During the ritual, the high priest would throw incense onto the burning coals from the alter before the Lord, creating a cloud around the mercy seat so that the Lord would not be seen and the high priest die. The priest would then enter the Holy of Holies completely alone, to make sacrifice before God for the sins of the people, and to intercede on their behalf. No person would be allowed to enter with him, nor any person allowed to remain in the adjoining tabernacle of meeting. He would make all the necessary sacrifice and sprinkling of blood according to the Law, and then would lay hands on the head of the live scapegoat, pronouncing all the sins of Israel upon it. Once this was done, the goat would be sent off into the wilderness, taking all the sins of Israel with it. Then when this was complete, the high priest would come out into the tabernacle of meeting, remove the clothes he had worn in the Holy of Holies, ceremonially wash himself, and then put on other clothes before making burnt offerings amongst the congregation [Lev 16:12-30].
The predominant point is that when the high priest made all the necessary sacrifices for the people, the only sign that the sacrifice was indeed accepted, was the sign of the scapegoat being sent into the wilderness, and the high priest coming out alive from the presence of the Lord. In the same way, the only true sign that the sacrifice of Christ our High Priest, was acceptable before God as atonement for our sins, was His physical resurrection. For He was the One who entered the most Holy place by His own blood, shed to His death [Heb 9:12]. Therefore as the High Priest who had made an acceptable sacrifice before God, He would need to re-emerge from that most Holy place to complete the process of atonement. Also, if the atonement sacrifice Christ made was to be once for all, putting away the previous annual sacrifice according to the Law, He would need to remain alive before the Lord to make continuing intercession on behalf of the people.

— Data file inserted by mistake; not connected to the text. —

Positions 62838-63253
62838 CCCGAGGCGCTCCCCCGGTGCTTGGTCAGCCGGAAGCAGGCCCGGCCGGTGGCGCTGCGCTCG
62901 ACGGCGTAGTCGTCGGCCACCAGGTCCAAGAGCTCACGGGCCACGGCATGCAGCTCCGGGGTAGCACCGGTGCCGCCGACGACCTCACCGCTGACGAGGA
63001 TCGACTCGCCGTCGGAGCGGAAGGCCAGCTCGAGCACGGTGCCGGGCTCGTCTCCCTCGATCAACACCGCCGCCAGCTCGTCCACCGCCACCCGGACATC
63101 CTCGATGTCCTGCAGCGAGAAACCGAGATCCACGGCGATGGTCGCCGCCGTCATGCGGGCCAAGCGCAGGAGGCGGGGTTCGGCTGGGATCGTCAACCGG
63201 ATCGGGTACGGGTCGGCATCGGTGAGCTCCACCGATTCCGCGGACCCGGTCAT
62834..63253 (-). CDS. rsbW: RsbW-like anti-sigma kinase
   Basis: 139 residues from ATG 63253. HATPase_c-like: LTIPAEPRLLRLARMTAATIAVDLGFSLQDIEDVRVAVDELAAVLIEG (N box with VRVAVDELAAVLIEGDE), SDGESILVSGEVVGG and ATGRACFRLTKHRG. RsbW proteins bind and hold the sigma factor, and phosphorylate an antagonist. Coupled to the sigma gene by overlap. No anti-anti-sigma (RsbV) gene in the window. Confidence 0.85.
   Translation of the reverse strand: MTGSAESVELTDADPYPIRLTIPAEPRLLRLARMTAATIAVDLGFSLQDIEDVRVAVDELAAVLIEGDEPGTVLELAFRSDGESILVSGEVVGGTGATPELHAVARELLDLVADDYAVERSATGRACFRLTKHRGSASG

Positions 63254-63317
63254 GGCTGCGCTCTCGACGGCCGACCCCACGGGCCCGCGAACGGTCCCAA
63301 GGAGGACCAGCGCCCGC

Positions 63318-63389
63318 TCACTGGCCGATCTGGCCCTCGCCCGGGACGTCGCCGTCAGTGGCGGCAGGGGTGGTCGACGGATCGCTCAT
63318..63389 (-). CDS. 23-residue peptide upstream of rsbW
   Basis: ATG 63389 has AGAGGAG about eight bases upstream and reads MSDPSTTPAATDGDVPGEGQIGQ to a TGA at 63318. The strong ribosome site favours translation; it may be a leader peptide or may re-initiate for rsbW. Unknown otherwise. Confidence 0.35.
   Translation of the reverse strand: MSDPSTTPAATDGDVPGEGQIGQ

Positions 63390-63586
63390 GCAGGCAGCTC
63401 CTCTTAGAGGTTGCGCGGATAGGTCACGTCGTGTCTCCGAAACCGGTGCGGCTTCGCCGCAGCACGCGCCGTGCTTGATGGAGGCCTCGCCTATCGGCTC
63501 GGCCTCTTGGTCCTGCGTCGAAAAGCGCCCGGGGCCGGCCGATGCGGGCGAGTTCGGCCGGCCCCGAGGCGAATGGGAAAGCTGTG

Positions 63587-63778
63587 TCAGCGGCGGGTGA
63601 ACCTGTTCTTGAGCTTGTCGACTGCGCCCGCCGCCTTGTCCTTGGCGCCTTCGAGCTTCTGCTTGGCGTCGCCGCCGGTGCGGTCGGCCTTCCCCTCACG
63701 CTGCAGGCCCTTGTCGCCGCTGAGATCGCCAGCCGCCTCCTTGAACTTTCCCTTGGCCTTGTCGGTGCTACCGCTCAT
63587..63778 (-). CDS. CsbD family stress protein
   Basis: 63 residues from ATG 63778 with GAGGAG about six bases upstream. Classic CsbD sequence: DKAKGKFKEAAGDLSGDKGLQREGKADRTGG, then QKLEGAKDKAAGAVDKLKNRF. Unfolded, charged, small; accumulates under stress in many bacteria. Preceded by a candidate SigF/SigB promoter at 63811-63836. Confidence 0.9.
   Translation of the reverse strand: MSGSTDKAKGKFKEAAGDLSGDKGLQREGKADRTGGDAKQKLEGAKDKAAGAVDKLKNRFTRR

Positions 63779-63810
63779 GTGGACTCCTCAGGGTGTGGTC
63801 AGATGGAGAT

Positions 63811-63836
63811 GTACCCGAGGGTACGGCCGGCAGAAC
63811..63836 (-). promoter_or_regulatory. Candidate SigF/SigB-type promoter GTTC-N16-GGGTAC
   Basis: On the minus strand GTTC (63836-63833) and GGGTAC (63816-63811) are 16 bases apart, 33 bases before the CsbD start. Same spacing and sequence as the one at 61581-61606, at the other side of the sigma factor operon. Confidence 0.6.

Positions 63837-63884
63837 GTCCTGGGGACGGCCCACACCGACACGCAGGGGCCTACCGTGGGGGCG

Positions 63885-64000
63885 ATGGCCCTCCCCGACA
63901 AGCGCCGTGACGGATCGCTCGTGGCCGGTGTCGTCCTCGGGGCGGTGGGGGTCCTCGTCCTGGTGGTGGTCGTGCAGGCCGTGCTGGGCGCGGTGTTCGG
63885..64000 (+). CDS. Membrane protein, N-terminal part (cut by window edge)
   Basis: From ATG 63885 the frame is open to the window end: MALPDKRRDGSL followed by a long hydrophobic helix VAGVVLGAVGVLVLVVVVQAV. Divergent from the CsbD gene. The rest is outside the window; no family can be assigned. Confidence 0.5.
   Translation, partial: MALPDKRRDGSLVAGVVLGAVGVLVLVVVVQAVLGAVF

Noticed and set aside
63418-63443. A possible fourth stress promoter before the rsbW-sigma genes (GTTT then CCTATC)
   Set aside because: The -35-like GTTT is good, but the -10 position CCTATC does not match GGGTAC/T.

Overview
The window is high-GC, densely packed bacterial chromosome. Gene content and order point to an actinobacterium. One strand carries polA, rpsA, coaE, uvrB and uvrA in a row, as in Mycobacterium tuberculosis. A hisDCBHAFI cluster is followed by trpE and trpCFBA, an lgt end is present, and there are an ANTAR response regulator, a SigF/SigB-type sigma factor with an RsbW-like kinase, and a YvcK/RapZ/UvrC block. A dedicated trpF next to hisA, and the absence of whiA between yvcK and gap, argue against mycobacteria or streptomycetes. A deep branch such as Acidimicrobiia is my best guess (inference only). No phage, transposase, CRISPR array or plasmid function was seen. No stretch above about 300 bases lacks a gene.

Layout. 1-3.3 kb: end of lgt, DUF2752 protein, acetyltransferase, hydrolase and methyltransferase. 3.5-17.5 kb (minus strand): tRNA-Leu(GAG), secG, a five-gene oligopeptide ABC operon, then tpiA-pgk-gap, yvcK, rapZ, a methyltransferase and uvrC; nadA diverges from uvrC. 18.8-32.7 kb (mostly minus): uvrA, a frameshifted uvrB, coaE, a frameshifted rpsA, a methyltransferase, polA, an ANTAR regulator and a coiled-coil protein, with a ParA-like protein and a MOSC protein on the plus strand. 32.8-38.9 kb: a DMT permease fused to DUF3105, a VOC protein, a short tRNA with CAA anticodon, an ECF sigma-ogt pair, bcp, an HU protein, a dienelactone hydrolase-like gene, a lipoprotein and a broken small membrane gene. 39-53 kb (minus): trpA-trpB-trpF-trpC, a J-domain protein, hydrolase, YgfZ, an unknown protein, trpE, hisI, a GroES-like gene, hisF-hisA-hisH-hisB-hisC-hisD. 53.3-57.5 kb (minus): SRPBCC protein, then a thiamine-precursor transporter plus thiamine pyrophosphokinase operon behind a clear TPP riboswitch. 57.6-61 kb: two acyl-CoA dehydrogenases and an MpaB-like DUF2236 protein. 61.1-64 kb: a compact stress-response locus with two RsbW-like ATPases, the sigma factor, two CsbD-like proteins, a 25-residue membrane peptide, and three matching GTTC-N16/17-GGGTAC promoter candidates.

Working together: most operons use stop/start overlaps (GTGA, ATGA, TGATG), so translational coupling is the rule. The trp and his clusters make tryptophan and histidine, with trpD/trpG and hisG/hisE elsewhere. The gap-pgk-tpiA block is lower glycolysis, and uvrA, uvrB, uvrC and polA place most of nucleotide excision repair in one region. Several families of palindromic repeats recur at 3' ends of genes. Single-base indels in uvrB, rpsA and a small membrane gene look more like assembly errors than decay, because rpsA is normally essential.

In many places throughout the New Testament, reference is made towards Christ being the fulfilment of the Old Testament Law. In this case, Hebrews chapter 9 relates the Scriptures I mentioned above directly to Christ Himself. However it can be more clearly seen in the passages from Leviticus 16, the significance of the high priest returning to his people after the sacrifice was made. The significance of this was clearly known to both the Jews and Romans of that day, for it is the very reason for the lengths they went to ensure that the body of Jesus could not be removed from the tomb in which He was laid.
It is my exhortation in this article to cling to the truth of the Resurrection of Christ with the same gusto as you cling to the Cross on which He died, for to cling to one without the other is utterly fruitless. As Christians we must continue to believe that Christ is both the Lamb Who was slain for our sins[Rev 5:12], and the Great High Priest who intercedes on our behalf until His return [Heb 7:25]. I would recommend anyone to read through the Gospel accounts again with these things in mind, looking for the fulfilment of the Law shown in the life of Christ, for there are examples littered throughout all four Gospel accounts.
I close this article with one such piece of evidence that reflects the truth of the Law:
Speaking of the instruction given to Aaron upon the completion of the sacrifice on the Day of Atonement, we read that: